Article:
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His pole – nailed by less than a tenth over Ganassi’s Scott Dixon – was Herta’s ninth in IndyCar mid-way through his third season, and it means Detroit is the only active street course he hasn’t won a pole position on.

After wins in St Petersburg and Long Beach too, it’s clear Herta is one of if not the best driver on street courses, at least on raw pace, in IndyCar.

However, he gave a big chunk of the credit to his team after the pole when asked by The Race what he’s doing so well on street courses.

“I think the team’s doing an amazing job,” he answered.

“It’s one place where damping is so important. All the bumps and bits of a place like Toronto where it’s incredibly bumpy and smooth, so you kind of get a mixture of both the balance and the damping.

“The team is doing an amazing job with that, and they continue to.”

Perhaps you would expect Rossi and Grosjean to be inside the top 10 – although as aforementioned both fought tricky circumstances to get there – but DeFrancesco was a welcome addition to the top half of the grid.

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He’s been involved in his fair share of incidents this year but reacted admirably – often seeking out drivers and apologising while showing a willingness to learn – and continued his progression this weekend.

He was fastest in the second group in Q1 before nosing the tyres at Turn 3. He avoided getting a penalty for causing a yellow flag because Palou stopped on track and brought out a red flag in the same period, but then DeFrancesco was caught out again.

After locking up at Turn 1 he tried to rejoin the track at Turn 2 but the escape road is blind for the driver rejoining the track. In a video of the incident you can see a green flag being waved on the right hand side of the shot but this marshal is not believed to be someone tasked with telling the driver when it is safe to rejoin.

Thus, DeFrancesco impeded Herta when rejoining and lost his two fastest laps and the chance to advance to the Fast Six before he’d had a flying lap.

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“It’s something we brought up in the drivers’ meeting,” said DeFrancesco.

“When you’re entering back on track like that, for us, we can’t see anything, it’s blind. There needs to be a light entry flashing blue to let us know there’s cars coming or open up the walls so we can see.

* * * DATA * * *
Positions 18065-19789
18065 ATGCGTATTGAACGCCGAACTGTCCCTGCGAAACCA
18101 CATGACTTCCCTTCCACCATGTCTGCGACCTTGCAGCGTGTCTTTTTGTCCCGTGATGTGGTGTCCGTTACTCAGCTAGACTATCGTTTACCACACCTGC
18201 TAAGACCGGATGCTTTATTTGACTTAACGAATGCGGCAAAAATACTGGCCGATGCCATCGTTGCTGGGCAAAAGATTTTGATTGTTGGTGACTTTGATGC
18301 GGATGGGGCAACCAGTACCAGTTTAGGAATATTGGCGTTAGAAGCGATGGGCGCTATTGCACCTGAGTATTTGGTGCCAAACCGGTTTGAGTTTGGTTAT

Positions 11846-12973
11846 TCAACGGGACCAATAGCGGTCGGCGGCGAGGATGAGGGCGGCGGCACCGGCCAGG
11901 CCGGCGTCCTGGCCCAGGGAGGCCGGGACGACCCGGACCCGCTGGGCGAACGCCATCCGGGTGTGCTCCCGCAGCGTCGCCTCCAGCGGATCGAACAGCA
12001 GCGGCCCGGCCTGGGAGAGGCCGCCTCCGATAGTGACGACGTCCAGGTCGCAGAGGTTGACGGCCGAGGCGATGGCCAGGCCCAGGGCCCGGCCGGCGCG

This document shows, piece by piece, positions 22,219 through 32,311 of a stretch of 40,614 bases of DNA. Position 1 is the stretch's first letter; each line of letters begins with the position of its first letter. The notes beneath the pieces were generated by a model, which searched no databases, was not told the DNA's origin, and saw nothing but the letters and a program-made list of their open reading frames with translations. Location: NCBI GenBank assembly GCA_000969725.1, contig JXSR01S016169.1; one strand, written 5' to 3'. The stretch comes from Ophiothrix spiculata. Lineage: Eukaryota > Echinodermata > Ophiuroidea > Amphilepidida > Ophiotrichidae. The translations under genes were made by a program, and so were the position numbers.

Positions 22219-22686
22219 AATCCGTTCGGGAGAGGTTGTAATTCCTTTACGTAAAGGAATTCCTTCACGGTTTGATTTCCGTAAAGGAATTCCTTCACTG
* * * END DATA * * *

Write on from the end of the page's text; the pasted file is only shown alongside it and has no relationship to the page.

“A bunch of different things we can do coming back next year. I couldn’t see anything.”

Herta added: “I think it’s something that IndyCar is looking at for next year to alleviate some of the pain of that.

“It could be a killer in a qualifying session if you just go into a runoff that has an outlet and you get a penalty because you don’t know who’s coming.

“I don’t know if that’s what happened to you? [Devlin replies yes], Then it’s not too fair especially when they haven’t put anything in place to help, you know.”

Not only is it nice to see DeFrancesco get some better fortune at his home race, but his helmet this weekend is supporting Sunnybrook’s Racing For the Tiniest Babies programme.

Devlin weighed just over a pound when he was born 22-weeks prematurely and was even read his last rites in hospital, making this cause a special one to him.

Back on the team front and if Mid-Ohio was a snapshot of Andretti at its worse, Toronto has so far been an example of the team at its best.

It might not have shown the consistency in 2022 to be fighting with the likes of Penske and Ganassi, but there are times where its pace is extraordinary and that should be celebrated too.

Even when its drivers crash, make errors or are caught out by an unusual slip road situation, it’s still capable of ferrying those drivers to good results through raw pace or strong rebounds from issues.

Pace like that is sadly not enough to win championships alone, but if the old adage of ‘you can’t teach a driver to be fast’ carries over to teams, it gives you faith that the building blocks are there for this team to end its run of coming up to 11 years without a series title.

It’s a little too soon to see if Rossi and Grosjean especially have properly buried the hatchet, or at least agreed to race sensibly on track, which is pointed more at Rossi who was certainly the aggressor at Mid-Ohio.

But the Toronto qualifying pace is exactly the start Andretti needed to begin to salvage something from this season.